New HHS Reports Illustrate Potential Positive Impact of Inflation Reduction Act on Prescription Drug Prices – HHS.gov

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The reports, which track rising drug costs from 2016 to 2022, provide information on how much inflation rebates in the Inflation Reduction Act would protect Medicare beneficiaries from rising drug prices
For decades, Americans have spent more on prescription drugs than people in other countries. The Biden-Harris Administration has prioritized making prescription drugs more affordable for Americans both to improve public health and to provide economic relief to Americans, many of whom pay a significant part of their income for the medication they need to stay healthy.
Today, the U.S. Department of Health and Human Services (HHS) released two new reports that illustrate the urgency of addressing skyrocketing prescription drug costs in America, a key Biden-Harris Administration priority. HHS’s analyses of prescription drug prices from 2016-2022 show that if the Inflation Reduction Act had been in place from July 2021 to July 2022, more than 1,200 prescription drugs potentially would have been subject to the new provision requiring drug manufacturers to pay rebates to Medicare if they enact price increases greater than inflation for drugs. Price increases on those drugs in the month the price change took effect averaged more than 30%.
The publication of these reports coincides with a key date related to a provision of the Inflation Reduction Act, which requires drug manufacturers to pay rebates for drugs in Medicare Part D whose price increases exceed inflation for the 12-month period beginning October 1, 2022.  A similar provision for Part B drugs takes effect beginning in January 2023. In addition, the Inflation Reduction Act requires the federal government to negotiate drug prices on certain high spending prescription drugs for Medicare beneficiaries.
“In recent years, prescription drug prices have skyrocketed, but thanks to the Inflation Reduction Act, America’s families will soon start seeing relief,” said HHS Secretary Xavier Becerra. “The Biden-Harris Administration is focused on providing high-quality, affordable health care to people across the country. No one should have to choose between buying groceries or a prescription, making a home repair or going to the doctor, or splurging on a grandkid or seeking treatment.”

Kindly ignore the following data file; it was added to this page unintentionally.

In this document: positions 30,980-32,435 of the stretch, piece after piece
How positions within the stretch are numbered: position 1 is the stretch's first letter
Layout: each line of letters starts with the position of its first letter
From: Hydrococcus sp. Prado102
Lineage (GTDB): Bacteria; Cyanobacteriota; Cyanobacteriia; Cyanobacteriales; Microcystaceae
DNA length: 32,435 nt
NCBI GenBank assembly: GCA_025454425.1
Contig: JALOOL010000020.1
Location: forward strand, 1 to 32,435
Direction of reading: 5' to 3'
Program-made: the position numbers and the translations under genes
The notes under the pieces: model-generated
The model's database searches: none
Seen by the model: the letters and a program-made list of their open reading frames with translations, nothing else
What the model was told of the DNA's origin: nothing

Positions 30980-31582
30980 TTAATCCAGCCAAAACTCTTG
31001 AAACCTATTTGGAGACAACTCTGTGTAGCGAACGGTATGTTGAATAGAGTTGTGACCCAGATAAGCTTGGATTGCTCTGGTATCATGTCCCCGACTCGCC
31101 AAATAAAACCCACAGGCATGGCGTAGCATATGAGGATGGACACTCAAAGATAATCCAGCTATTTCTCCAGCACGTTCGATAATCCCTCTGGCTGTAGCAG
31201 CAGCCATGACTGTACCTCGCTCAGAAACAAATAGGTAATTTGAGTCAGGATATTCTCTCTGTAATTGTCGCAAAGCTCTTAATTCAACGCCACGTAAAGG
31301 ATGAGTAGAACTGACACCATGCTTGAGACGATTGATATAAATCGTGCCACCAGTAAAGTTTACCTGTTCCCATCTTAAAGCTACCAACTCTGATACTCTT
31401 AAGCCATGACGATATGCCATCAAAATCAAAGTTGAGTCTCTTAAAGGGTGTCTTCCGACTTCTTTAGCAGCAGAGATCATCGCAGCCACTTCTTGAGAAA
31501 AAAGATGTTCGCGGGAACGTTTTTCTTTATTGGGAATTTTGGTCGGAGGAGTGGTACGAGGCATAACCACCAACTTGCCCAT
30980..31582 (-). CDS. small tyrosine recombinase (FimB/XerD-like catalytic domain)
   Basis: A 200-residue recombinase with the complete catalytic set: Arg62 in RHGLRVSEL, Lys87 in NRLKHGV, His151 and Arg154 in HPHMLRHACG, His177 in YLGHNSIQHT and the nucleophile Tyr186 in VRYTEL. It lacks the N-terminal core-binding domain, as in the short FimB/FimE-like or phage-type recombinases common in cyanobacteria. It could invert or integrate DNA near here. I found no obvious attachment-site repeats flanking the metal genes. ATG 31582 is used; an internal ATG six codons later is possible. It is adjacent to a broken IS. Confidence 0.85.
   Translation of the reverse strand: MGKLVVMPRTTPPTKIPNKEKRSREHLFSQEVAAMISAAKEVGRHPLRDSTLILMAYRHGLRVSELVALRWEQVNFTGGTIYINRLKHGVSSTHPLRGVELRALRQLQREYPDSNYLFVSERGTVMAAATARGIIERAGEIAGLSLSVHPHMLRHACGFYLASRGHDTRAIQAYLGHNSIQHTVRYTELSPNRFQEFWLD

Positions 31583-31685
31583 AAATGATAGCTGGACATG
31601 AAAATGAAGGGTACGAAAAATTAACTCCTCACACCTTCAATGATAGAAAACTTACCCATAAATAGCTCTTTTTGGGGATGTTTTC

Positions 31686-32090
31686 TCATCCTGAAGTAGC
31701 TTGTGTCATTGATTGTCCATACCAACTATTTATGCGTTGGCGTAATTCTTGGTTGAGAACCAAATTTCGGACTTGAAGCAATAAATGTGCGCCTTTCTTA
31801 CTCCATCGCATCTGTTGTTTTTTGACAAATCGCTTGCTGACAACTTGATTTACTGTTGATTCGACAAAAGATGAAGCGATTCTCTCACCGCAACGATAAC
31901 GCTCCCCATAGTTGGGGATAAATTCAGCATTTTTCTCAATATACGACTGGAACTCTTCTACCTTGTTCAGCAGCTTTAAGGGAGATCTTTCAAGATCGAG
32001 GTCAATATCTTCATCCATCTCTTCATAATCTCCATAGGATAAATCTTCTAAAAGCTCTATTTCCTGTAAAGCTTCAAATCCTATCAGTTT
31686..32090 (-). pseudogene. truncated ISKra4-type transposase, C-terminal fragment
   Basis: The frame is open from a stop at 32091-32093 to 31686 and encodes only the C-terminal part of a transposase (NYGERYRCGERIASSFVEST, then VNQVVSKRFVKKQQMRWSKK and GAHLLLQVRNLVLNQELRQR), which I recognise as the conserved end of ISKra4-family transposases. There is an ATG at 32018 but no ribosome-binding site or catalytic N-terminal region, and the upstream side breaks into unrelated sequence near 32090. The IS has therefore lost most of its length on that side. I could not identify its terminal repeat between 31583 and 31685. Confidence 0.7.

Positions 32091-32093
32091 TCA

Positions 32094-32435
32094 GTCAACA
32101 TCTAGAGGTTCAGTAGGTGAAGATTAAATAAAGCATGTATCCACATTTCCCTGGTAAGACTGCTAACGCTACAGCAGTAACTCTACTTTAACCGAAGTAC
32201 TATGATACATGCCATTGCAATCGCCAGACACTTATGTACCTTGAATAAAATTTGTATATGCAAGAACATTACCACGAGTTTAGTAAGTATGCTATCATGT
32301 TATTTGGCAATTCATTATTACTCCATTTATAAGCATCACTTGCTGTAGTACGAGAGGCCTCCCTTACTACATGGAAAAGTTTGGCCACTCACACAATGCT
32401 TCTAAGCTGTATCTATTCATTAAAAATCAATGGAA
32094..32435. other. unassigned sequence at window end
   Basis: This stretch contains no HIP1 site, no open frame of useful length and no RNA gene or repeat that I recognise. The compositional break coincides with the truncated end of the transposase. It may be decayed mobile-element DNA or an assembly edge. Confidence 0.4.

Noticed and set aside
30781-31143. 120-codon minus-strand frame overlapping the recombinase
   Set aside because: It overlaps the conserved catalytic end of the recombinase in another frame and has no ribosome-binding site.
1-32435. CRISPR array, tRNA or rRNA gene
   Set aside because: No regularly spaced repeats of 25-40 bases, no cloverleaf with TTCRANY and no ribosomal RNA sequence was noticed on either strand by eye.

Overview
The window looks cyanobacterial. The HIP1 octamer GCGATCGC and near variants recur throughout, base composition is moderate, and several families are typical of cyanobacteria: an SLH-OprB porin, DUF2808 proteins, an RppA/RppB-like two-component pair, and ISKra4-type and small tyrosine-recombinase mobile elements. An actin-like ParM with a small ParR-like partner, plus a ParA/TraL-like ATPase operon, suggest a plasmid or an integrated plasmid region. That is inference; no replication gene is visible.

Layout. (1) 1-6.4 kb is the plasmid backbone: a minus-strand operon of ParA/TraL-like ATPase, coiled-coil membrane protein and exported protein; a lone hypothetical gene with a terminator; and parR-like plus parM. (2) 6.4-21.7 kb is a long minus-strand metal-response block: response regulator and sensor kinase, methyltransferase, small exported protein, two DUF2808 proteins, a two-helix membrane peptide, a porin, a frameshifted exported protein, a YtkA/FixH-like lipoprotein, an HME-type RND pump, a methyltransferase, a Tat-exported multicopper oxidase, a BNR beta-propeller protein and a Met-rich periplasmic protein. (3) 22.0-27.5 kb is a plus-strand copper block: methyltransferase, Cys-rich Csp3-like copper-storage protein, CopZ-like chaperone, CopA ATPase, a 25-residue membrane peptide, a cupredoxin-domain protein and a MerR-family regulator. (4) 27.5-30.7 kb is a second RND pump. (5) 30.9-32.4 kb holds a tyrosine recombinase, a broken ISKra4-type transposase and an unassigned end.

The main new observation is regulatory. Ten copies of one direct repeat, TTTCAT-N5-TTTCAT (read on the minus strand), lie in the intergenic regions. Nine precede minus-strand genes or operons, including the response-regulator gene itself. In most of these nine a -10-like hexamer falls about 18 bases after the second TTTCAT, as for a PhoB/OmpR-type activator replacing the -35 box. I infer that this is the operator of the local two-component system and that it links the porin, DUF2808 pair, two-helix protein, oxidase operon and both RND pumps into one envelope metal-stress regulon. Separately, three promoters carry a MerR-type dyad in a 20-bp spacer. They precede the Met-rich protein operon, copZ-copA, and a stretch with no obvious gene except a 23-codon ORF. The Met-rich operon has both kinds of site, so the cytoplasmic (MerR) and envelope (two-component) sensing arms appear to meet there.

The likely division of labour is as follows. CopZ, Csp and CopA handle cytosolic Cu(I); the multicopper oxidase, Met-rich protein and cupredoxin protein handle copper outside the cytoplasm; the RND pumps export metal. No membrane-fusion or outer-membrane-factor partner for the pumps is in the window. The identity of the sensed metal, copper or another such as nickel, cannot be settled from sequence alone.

The Biden-Harris Administration has been working to lower costs for American seniors and families – and these provisions of the Inflation Reduction Act are yet another way President Biden is taking action to make that happen. Under President Biden’s leadership, thanks to the American Rescue Plan and other Administration efforts, more Americans than ever before have health insurance coverage – and now, with the Inflation Reduction Act, millions of Americans will see lower health care costs and get relief from high prescription drug prices.
While Republicans in Congress are working to put Medicare on the chopping block, limit access to health care, and deny millions of Americans the cost-savings they would receive from Medicare’s basic ability to negotiate lower prescription drug prices, the Biden-Harris Administration is working tirelessly to protect and strengthen Medicare, lower costs, and expand access to high-quality, affordable health care.
Key findings from today’s reports, published by HHS’s Office of the Assistant Secretary for Planning and Evaluation (ASPE), include the following:
Report: Price Increases for Prescription Drugs, 2016-2022
Key Points:
Report: Trends in Prescription Drug Spending, 2016-2021
Key points:
To read the reports, please click on the links to follow:
Price Increases for Prescription Drugs, 2016-2022
Report: Trends in Prescription Drug Spending, 2016-2021
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